A small, portable memory storage device about the size of a thumb, it has replaced floppy disks, ZIP Disks and CD-ROMs. Thumb drives (also known as flash drives, jump drives, and travel drives) fit into any USBport on a computer and are often seen hanging on key chains or lanyards around the necks of computer users everywhere.
A thumb drive is re-writeable and unlike RAM, it holds its memory without a power supply. They will also "hot swap," which means a user can plug the drive into a computer and will not have to restart it to access the thumb drive.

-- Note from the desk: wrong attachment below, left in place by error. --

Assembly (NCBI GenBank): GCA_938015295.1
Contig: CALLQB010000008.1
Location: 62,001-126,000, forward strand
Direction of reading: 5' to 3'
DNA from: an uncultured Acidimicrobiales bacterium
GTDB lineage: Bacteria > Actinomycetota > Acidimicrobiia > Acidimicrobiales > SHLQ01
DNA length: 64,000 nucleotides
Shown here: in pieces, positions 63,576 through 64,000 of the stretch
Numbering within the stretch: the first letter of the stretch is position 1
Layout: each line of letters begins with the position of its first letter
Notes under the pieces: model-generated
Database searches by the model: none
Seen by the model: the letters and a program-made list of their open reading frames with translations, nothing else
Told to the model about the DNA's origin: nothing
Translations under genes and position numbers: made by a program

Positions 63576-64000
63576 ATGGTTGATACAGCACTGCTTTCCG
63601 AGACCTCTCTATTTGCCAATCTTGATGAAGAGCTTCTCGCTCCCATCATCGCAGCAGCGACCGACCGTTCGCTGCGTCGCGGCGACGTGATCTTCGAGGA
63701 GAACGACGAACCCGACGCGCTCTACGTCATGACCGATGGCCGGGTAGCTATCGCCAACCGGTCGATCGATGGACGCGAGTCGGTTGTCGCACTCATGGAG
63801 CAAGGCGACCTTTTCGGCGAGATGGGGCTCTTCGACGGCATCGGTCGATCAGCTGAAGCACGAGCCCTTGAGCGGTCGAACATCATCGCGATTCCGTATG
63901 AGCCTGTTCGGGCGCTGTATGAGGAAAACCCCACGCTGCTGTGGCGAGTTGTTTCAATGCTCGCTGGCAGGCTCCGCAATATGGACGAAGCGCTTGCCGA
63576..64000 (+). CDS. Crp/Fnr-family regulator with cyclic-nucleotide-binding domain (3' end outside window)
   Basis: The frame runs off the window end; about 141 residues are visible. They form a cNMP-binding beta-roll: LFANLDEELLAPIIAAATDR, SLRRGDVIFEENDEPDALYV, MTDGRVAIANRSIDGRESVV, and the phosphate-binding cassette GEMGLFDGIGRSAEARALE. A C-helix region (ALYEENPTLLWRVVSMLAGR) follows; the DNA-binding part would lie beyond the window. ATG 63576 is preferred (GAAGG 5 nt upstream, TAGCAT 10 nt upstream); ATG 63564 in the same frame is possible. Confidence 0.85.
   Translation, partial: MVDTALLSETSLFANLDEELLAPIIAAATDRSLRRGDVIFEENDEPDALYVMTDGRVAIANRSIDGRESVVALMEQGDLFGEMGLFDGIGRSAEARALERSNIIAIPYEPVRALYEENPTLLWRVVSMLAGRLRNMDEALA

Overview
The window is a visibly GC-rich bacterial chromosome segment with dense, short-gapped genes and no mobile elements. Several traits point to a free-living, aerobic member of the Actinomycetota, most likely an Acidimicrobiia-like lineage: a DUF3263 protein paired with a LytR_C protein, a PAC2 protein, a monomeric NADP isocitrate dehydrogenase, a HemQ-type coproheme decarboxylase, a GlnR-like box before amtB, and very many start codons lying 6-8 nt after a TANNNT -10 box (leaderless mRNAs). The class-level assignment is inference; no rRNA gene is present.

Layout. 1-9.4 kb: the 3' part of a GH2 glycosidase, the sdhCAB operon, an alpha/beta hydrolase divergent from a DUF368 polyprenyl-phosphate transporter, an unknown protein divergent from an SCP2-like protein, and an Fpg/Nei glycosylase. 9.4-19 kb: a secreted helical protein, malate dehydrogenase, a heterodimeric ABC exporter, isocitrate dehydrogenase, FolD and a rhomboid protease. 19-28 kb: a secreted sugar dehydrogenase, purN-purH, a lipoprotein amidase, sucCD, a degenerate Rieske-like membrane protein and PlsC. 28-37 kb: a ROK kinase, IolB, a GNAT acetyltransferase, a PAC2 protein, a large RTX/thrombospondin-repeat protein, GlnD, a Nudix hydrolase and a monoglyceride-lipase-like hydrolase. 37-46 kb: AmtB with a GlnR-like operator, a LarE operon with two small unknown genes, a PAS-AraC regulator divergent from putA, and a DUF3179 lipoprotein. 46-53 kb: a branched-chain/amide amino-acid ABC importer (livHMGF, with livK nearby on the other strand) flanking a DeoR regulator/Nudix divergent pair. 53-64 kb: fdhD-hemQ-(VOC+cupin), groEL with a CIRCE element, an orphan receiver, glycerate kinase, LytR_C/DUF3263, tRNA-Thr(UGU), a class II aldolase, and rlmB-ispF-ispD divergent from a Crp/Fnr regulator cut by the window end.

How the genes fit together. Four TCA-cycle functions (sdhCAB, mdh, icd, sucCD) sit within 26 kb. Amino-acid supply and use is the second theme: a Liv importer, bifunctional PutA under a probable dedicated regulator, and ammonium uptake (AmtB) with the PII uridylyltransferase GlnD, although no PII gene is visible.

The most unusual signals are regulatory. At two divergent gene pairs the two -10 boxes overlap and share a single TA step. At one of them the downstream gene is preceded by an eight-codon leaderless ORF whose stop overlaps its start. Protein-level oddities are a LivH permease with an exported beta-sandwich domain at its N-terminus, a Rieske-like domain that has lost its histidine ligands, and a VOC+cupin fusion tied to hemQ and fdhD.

Thumb drives are considered very stable memory storage devices. IBM came out with thumb drives in 1998, as a solution for replacing the less stable floppy disks but a Singapore firm has since won the patent. Note: they are not compatible with Windows 98 and earlier operating systems and they also pose security threats since they are easily concealed. For instance, users could copy proprietary information to them, or upload hacking software from them, all undetected by the sysadmin.
The thumb drive is available in storage sizes of up to 8 gigabytes. They range in price from about US$15 to $200 or so for a large-capacity drive. Most thumb drives have millions of re-write cycles and will store data for ten years before they need replacing.